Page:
Then I began the experiment in earnest. Some of you higher-minded Slate readers will be familiar with "purple drank," a homemade beverage of codeine-based cough syrup, sweet soda, and Jolly Ranchers that looms large in the mythology of Southern rap; bards sing its praises at every chance. Drank was conceived as a completely legal, risk-free version of the homemade beverage. It's marketed to the hip-hop sympathetic (its slogan: "Slow your roll"), and comes in a purple ombre tallboy can that's 220 calories' worth of relaxation. The soda is made mostly of corn syrup, with active ingredients valerian root, rose hip, and melatonin. Valerian, a common herbal remedy for anxiety and depression, is often listed as the key element in relaxation beverages. * It's generally thought to be safe, and while its efficacy hasn't been fully established, the American Academy of Family Physicians says it's probably more useful in moderating sleep if used regularly to help establish patterns rather than as a one-off.

Melatonin is a different story. I chatted with Charles Czeisler, director of the Division of Sleep at Harvard Medical School, who explained that melatonin is key to the natural sleep cycle—it's what cues your body to stay up or shut down. The amounts in popular relaxation beverages (1 milligram in the case of Drank) are many times greater than what occurs in biology. Not only will a melatonin injection interrupt and alter your body's natural cycle, but if you slow your roll (not Czeisler's precise words, I'll admit) at midday, you could easily get into an accident, since the soporific effect is quite strong. Czeisler also cautioned against the practice of putting melatonin in beverages: It tricks consumers into thinking they're using something fundamentally different from a sleeping pill, which isn't necessarily true. And since the drug division of the FDA doesn't regulate beverages, there's no ready way to know whether there's really 1 mg, 0 mg, or a dangerous amount of melatonin in your drink. Czeisler also mentioned a frightening study involving the sterilizing effects of melatonin on hamsters—the kind of stuff that keeps you up at night.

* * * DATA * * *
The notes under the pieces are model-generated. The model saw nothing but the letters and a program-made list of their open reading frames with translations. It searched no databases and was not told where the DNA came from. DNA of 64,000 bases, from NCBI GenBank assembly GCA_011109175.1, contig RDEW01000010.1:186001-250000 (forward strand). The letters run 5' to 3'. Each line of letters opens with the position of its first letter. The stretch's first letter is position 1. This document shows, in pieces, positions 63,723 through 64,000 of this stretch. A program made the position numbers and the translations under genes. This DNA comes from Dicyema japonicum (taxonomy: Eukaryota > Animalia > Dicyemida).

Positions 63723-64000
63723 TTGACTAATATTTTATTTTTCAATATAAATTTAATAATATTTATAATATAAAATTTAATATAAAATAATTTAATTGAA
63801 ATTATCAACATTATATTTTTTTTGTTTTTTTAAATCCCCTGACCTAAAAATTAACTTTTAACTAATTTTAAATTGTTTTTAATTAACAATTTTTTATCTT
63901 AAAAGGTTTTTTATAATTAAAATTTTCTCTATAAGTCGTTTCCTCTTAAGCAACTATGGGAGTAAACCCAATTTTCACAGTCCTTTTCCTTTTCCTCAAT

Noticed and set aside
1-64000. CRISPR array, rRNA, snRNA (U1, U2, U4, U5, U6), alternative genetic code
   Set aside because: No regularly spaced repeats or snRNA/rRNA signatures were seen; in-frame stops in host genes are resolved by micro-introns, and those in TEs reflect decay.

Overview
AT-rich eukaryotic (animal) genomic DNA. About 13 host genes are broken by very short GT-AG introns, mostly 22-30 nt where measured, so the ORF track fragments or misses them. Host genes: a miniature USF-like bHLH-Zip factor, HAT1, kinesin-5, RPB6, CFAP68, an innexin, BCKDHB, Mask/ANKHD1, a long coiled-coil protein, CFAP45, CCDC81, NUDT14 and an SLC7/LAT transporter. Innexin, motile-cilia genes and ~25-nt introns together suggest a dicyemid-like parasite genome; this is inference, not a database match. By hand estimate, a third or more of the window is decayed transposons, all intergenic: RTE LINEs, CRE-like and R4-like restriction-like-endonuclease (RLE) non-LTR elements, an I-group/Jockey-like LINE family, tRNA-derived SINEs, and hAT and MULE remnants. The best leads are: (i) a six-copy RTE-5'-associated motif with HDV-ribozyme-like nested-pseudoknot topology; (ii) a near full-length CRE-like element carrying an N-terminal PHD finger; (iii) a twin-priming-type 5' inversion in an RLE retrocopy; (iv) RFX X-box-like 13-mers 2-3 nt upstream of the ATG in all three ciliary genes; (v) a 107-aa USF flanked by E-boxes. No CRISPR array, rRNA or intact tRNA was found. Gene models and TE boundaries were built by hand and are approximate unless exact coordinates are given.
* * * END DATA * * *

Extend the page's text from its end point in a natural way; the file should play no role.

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Still, when I drank Drank, I slept the happy sleep of the corn-syrup-coma'd, the melatonin-addled. Not only did I nod off almost immediately; I also missed my alarm by a whole hour the next morning. But even if Drank succeeded in getting me to conk out, I didn't exactly feel relaxed in the lead-up to bedtime—more like dulled and a little queasy. The gustatory experience wasn't exactly a pleasurable one, either. Drank was, frankly, foul—think even-sweeter-than-normal grape soda.